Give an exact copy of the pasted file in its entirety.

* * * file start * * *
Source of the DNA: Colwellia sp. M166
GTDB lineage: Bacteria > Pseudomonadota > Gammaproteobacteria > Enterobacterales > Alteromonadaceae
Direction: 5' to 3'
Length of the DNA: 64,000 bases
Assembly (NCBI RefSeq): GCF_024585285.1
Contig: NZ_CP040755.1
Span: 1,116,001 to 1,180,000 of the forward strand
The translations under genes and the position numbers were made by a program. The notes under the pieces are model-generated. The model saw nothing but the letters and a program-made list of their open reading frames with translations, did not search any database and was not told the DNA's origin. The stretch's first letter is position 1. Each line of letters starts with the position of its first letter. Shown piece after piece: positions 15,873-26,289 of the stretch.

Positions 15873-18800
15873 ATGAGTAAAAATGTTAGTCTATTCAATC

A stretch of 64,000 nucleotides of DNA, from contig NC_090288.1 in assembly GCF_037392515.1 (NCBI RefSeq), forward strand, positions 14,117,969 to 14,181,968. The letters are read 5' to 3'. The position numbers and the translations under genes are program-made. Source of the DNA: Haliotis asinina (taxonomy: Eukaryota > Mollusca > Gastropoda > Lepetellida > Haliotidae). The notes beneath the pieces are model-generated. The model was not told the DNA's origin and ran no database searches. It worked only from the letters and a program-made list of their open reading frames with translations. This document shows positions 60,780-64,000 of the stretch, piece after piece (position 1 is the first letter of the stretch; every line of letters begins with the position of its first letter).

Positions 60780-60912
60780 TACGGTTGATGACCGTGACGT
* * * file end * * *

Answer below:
Source of the DNA: Colwellia sp. M166
GTDB lineage: Bacteria > Pseudomonadota > Gammaproteobacteria > Enterobacterales > Alteromonadaceae
Direction: 5' to 3'
Length of the DNA: 64,000 bases
Assembly (NCBI RefSeq): GCF_024585285.1
Contig: NZ_CP040755.1
Span: 1,116,001 to 1,180,000 of the forward strand
The translations under genes and the position numbers were made by a program. The notes under the pieces are model-generated. The model saw nothing but the letters and a program-made list of their open reading frames with translations, did not search any database and was not told the DNA's origin. The stretch's first letter is position 1. Each line of letters starts with the position of its first letter. Shown piece after piece: positions 15,873-26,289 of the stretch.

Positions 15873-18800
15873 ATGAGTAAAAATGTTAGTCTATTCAATC

A stretch of 64,000 nucleotides of DNA, from contig NC_090288.1 in assembly GCF_037392515.1 (NCBI RefSeq), forward strand, positions 14,117,969 to 14,181,968. The letters are read 5' to 3'. The position numbers and the translations under genes are program-made. Source of the DNA: Haliotis asinina (taxonomy: Eukaryota > Mollusca > Gastropoda > Lepetellida > Haliotidae). The notes beneath the pieces are model-generated. The model was not told the DNA's origin and ran no database searches. It worked only from the letters and a program-made list of their open reading frames with translations. This document shows positions 60,780-64,000 of the stretch, piece after piece (position 1 is the first letter of the stretch; every line of letters begins with the position of its first letter).

Positions 60780-60912
60780 TACGGTTGATGACCGTGACGT